This is the best response I have heard in this debate, it simply explains why. Basically, if you like the characteristic imperfections of analog then it will be your preference. Acoustic instruments behave imperfectly in various ways when played so it's only natural.

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Re: What Makes Analog Better
« Reply #53 on: March 20, 2016, 07:31:21 AM »
Then we basically agree.  I only wanted some clarity on the key question that gets tossed around the forums without anyone actually reaching a conclusion.  It's not a question of personal opinions, but of the best explanations as to why analog sound has the characteristics that it does.

The first thing is variance. If you take an analog synth with 6 voices, each with two oscillators then you have 12 oscillators. Each of these oscillators is made up of certain components, as an example lets take a resistor. Resistors are graded at tolerance levels, ranging from 0.05% to 20%. So the absolute closest match we could hope for is 0.05%, each oscillator is going to be using slightly different resistors. The same applies for lots of other components we use as well. So each oscillator is going to be different to the others in various ways as various components are basically "different", so it will sound slightly different.

Now in a digital synth it is pretty easy to knock up some basic oscillator code, now if I want 12 oscillators I run the oscillator code 12 times, once for each oscillator and every oscillator sounds the same. Aliasing nowadays also should not be a problem there are solutions for this including FM and sync.

If you play a 4 note chord on the two machines above the analog one is going to sound fuller and a bit more alive as the oscillators are not perfect while the digital ones are.

Nowadays though digital synths don't tend to take this naive approach to oscillators, they build in the variance to each oscillator so it acts differently to the others, on a digital synth like this then the oscillators sound analog.

The same sort of thing needs to be done for things like VCAs, you need to model a VCA and its distortion not just multiply samples like digital synths used to do.

The next major issue is filters, filters use feedback in the analog world this is pretty instant but in the digital would it isn't, it is running at the sample rate say 44.1Khz, so a feedback is going to take around 22.7 microseconds. Although you are not going to hear this directly it messes around with the phase response and frequency response of the filter. In general this means that the cutoff frequency is not accurate and also the resonance and frequency effect each other rather than being largely independent as in analog.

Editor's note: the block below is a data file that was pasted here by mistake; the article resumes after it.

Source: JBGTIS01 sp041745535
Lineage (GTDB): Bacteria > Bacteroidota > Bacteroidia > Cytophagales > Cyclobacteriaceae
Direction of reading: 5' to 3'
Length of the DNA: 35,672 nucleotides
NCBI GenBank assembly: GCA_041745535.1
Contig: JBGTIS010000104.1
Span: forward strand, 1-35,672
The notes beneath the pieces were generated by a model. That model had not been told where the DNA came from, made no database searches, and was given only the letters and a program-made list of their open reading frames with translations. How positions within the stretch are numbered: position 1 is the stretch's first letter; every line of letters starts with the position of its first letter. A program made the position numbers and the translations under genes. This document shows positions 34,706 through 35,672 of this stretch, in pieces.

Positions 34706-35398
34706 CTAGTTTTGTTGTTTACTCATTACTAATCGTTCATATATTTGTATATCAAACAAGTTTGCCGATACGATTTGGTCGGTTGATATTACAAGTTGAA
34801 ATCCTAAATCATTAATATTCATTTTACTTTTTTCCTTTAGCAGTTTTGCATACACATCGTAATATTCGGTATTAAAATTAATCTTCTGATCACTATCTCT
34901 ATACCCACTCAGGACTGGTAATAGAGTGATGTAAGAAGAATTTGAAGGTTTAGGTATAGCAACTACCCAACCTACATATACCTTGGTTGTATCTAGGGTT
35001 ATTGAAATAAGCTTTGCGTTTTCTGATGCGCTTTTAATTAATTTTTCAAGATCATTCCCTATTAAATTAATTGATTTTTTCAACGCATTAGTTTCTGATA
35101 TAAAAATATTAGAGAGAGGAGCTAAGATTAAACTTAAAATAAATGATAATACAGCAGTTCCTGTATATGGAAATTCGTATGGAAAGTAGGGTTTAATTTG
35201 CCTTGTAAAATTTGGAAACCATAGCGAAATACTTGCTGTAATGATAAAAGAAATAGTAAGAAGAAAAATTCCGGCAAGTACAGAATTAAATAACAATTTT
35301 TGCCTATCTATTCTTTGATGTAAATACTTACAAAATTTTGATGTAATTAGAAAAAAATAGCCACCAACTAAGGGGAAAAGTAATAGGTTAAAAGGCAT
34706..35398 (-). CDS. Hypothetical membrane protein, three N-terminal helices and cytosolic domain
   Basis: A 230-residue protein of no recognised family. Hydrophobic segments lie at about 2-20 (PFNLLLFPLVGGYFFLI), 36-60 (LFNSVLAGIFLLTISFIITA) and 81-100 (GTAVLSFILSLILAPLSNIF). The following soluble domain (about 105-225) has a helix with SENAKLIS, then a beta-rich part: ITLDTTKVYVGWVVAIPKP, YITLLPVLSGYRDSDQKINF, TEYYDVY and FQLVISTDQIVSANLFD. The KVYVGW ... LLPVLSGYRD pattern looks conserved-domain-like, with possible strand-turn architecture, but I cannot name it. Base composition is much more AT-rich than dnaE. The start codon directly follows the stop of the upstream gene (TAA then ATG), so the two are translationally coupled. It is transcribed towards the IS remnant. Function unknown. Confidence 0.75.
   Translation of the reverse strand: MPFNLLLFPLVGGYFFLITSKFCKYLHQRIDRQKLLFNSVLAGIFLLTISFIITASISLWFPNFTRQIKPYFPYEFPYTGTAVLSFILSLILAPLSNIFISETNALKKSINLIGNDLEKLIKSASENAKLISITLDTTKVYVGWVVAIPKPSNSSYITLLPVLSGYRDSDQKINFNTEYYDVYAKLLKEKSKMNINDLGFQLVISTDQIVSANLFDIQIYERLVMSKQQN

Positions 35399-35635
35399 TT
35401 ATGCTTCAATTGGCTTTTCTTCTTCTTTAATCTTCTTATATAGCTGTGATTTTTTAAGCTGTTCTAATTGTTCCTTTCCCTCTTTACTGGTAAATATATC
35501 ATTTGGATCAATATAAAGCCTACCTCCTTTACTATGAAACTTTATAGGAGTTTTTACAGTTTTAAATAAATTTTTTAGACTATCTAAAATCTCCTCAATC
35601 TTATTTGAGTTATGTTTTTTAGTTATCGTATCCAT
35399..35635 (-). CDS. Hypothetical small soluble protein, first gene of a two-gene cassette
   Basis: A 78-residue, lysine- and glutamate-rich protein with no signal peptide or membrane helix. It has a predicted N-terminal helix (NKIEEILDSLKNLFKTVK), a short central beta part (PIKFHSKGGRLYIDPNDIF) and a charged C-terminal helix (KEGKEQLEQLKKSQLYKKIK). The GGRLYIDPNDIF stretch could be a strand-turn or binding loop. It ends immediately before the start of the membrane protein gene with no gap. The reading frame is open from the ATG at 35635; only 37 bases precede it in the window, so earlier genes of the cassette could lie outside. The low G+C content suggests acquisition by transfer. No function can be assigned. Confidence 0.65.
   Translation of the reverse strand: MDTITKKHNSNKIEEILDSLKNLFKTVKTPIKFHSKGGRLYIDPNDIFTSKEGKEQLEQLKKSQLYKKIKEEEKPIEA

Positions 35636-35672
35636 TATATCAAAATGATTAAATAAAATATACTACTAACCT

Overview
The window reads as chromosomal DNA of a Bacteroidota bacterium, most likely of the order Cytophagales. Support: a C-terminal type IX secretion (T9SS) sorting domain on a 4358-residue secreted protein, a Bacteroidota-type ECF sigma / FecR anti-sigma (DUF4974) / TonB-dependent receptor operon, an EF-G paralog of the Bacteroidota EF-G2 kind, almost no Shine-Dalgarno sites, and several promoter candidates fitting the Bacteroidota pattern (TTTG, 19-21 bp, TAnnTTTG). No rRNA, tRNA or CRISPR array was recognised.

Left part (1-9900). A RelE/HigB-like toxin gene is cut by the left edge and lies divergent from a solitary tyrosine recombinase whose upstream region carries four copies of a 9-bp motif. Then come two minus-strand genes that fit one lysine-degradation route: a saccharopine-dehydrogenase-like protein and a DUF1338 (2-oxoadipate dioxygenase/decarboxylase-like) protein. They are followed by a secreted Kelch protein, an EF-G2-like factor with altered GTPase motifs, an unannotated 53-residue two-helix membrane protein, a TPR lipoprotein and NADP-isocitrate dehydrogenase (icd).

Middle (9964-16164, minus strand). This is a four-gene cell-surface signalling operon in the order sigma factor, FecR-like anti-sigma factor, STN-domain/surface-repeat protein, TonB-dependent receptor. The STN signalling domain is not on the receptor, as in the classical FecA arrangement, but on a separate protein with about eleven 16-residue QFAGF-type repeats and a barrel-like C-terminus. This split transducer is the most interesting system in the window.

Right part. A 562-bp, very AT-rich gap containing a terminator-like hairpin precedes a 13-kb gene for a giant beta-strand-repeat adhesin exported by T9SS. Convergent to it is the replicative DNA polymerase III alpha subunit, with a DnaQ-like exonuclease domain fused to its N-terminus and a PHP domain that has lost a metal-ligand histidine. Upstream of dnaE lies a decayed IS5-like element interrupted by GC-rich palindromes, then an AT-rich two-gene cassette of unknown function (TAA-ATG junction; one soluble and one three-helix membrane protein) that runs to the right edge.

You can minimise this in digital systems by oversampling to reduce the feedback time but of course this uses more processing cycle, nowadays filters are being used (say in Monark/Diva etc) that are called Zero Delay filters that remove this feedback problem.

So if we compare an analog synth to a naive digital synth (all oscs the same, non modelled VCAs, feedback delay filters) then the analog synth is going to sound nicer, it has movement from its variance and it's filter is acting linearly across the frequency range.

Now if we compare it to a digital synth with variance, VCA modelling and zero delay filters you are going to find it very hard to tell the difference.

There is no point comparing analog synths to bad digital synths, you need to compare them to good digital synths.
This is the best response I have heard in this debate, it simply explains why. Basically, if you like the characteristic imperfections of analog then it will be your preference. Acoustic instruments behave imperfectly in various ways when played so it's only natural.

I'd say that even though this is correct, it is not ALL of the answer to why some people like Analog better... One of the things that I do not like about Digital is when it has too much aliasing, which is generally a problem with all digital oscillators I've ever seen... especially in the higher regions... If you need crystal clear highpitched FX etc. then digital very often introduce artifacts in the sound... some digital synths are worse than others.... Not long ago I had the V-Synth GT which really is a marvelous sampling-synth... but it's worst aspect was exactly aliasing... I simply could not get myself to ignore it's teethgrinding alising noise when using the elastic audio features, so it had to go again...

To avoid this aliasing, most companies bandlimit the oscilltors so much, that it starts to be deteriorating the sound, making it sound strangely "plasticy" (in lack of better words)... I rarely hear digital oscillators have as strong a hold of the "cardboard in the monitors", as analog does, and it's very easy to hear the difference I think... every time I fire off the oscillators of any of my analog synths, that "strongness" is obvious... the digital ones just sound like "cheap clones" to my ears... this goes for Prophet 12 as well... the oscillators simply does NOT have that strong character to them, that the analog synths does.